Contact Us
News

UIP's 146-Unit Tenleytown Project Is The Latest Development To Be Appealed

Want to get a jump-start on upcoming deals? Meet the major D.C. players at one of our upcoming events!

UIP 4620 Wisconsin Ave. NW
A rendering of UIP's approved 140-unit project at 4620 Wisconsin Ave. NW

The leader of a Tenleytown neighborhood group is taking an approved, 146-unit Wisconsin Avenue project to court, the latest appeal in D.C.'s ongoing battle over development. 

Julie Six, the former president of Tenleytown Neighbors Association, filed an appeal Tuesday with the D.C. Court of Appeals, contesting Urban Investment Partners' mixed-use project at 4620 Wisconsin Ave. NW. 

In February 2016, UIP acquired the property, currently a 60K SF office building that sits next to Douglas Development's Tenley View project, about two blocks from the Tenleytown-AU Metro station. It bought the building from American University as part of a deal that also included 4000 Brandywine St. NW, the former home of WAMU, where UIP completed a 100-unit development in March. 

In November 2016, UIP filed a planned-unit development application with the Zoning Commission to build an eight-story, 146-unit development with 11K SF of ground-floor retail. The Zoning Commission posted its written approval order March 22.

The local Advisory Neighborhood Commission chair testified in support of the proposal, calling it a "first-rate project that will create a net significant benefit to our community." Other groups such as Ward 3 Vision and Coalition for Smarter Growth supported the project, in addition to several individuals. 

"A majority of people came out and testified that this is where development belongs, right next to Metro and on Wisconsin Avenue," UIP principal Steve Schwat told Bisnow. "It's just frustrating that a very small group has filed an appeal ... and these folks are going to hold it up." 

UIP Wisconsin Avenue retail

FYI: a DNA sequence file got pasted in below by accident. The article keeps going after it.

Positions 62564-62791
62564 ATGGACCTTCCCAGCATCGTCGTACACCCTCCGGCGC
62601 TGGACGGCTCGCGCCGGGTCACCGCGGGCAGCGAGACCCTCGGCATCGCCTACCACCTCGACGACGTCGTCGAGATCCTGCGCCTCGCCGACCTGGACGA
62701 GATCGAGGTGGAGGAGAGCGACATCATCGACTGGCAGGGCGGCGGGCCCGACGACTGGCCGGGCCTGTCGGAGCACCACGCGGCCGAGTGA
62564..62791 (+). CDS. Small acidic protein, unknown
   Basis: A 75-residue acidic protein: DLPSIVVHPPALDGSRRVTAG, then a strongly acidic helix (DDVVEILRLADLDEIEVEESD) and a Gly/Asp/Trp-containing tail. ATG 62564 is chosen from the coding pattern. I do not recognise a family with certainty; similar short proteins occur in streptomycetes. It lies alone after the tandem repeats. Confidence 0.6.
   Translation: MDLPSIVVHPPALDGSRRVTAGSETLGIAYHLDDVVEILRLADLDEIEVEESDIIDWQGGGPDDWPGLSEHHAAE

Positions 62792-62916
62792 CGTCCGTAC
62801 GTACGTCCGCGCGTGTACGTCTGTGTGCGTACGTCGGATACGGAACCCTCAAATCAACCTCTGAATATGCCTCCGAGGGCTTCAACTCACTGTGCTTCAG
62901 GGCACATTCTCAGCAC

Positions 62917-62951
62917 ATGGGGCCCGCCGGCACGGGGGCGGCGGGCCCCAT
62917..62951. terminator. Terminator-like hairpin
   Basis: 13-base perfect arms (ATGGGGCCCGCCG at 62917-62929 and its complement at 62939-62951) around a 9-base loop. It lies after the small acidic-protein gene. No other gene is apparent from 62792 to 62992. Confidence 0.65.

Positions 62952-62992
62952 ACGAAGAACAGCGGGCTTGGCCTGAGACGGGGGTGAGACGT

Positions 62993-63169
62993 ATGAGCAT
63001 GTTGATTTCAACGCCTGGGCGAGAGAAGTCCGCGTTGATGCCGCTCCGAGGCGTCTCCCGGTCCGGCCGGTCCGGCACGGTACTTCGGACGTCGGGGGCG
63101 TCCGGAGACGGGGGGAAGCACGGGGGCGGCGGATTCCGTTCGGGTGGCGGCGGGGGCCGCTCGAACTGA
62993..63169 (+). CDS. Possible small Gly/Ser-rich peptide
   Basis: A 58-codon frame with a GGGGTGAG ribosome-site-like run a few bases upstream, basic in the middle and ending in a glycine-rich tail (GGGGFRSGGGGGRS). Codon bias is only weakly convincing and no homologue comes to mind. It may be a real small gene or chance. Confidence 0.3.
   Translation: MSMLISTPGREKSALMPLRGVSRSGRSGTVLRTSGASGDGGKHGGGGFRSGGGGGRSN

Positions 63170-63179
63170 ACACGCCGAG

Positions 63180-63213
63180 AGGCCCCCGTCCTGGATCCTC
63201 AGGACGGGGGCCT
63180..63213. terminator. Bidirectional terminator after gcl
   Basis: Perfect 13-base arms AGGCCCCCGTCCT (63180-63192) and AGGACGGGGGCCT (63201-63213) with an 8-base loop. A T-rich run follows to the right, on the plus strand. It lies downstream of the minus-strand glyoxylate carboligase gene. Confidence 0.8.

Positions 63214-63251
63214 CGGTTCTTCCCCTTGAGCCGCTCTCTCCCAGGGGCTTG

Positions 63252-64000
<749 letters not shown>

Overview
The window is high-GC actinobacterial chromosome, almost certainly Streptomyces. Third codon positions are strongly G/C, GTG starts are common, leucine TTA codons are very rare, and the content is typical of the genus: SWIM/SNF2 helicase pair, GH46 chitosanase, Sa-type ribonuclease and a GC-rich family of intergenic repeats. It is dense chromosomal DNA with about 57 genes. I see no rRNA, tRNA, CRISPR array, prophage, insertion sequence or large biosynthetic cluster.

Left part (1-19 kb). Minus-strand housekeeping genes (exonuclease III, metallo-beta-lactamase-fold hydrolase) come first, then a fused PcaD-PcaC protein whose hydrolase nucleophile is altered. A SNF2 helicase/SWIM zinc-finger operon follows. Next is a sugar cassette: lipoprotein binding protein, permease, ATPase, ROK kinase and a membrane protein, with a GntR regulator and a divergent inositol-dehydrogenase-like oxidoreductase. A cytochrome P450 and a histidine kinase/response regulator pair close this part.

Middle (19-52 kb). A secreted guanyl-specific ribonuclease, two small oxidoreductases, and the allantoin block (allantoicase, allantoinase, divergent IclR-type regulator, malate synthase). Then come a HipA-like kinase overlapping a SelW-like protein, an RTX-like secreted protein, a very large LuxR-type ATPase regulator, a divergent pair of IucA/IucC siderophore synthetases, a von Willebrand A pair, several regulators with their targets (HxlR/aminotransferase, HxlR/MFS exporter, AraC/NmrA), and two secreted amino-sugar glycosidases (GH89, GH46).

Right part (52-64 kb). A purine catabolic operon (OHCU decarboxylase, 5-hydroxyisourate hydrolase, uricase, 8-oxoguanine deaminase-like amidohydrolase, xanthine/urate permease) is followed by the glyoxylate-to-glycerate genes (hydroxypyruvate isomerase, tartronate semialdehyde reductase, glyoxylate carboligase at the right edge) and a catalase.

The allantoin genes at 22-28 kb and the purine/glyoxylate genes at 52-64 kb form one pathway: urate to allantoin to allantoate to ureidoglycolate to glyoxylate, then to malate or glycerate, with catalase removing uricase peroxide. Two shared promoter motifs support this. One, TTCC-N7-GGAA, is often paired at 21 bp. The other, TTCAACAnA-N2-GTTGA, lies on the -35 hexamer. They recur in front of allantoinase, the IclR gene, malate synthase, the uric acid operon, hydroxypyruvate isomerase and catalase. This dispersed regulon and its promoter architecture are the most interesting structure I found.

A rendering of the street-level retail at UIP's proposed Wisconsin Avenue project

Tenleytown Neighbors Association filed a 14-page letter of opposition during the approval process, stating that it doesn't oppose development on Wisconsin Avenue, but objects to the height and density of UIP's proposal. 

"It would diminish and destabilize the residential character of nearby neighborhoods and act as a catalyst for additional high-rise development along the Wisconsin Avenue corridor to the north," the letter said. 

To address the group's concerns, UIP removed a proposed 20-foot-tall penthouse, bringing the project's approved height to 88 feet. Schwat said he is frustrated that UIP addressed the group's concerns and it still decided to appeal. 

"That was amenity space on the roof that residents could have enjoyed," Schwat said. "It could have been a gym or a gourmet kitchen or any number of things, but we took it off because Tenleytown Neighbors Association thought the building was too tall ... I'm sorry I did that. At this point, I'd like to put it back."

UIP had hoped to break ground on the project in July, but Schwat now thinks it could be delayed by at least a full year. He said he is not looking to reach a settlement and plans to see the case through. 

Similar appeals have delayed over a dozen projects and thousands of housing units across the District in recent years, as opponents have filed an unprecedented number of suits boosted by a series of successful cases. Last week, the court vacated the approval of Southeast D.C.'s 1,400-unit Barry Farm project. The previous week, it stripped the approval of a project to convert a Dupont Circle church into a 56-unit mixed-use development after construction had already begun, forcing work to stop and putting the church at risk of bankruptcy

The two prior instances in which the court vacated approvals and remanded cases back to the Zoning Commission, Brookland's 901 Monroe and Northwest D.C.'s McMillan project, remain in limbo years after receiving their initial approval. Other projects have been delayed by more than a year before ultimately being dismissed, and in some cases developers have reached settlements and paid hundreds of thousands of dollars to opponents in exchange for dropping the appeals. 

Developers and housing advocates are looking for the D.C. Council to help stem the wave of appeals by amending the city's Comprehensive Plan. Hundreds of vocal advocates on both sides testified at a recent hearing on the issue.

CORRECTION, MAY 3, 9:35 A.M. ET: Julie Six is the former president of the Tenleytown Neighbors Association, and filed the appeal as an individual. A previous version of this story misidentified her affiliation with the neighborhood group. This story has been updated.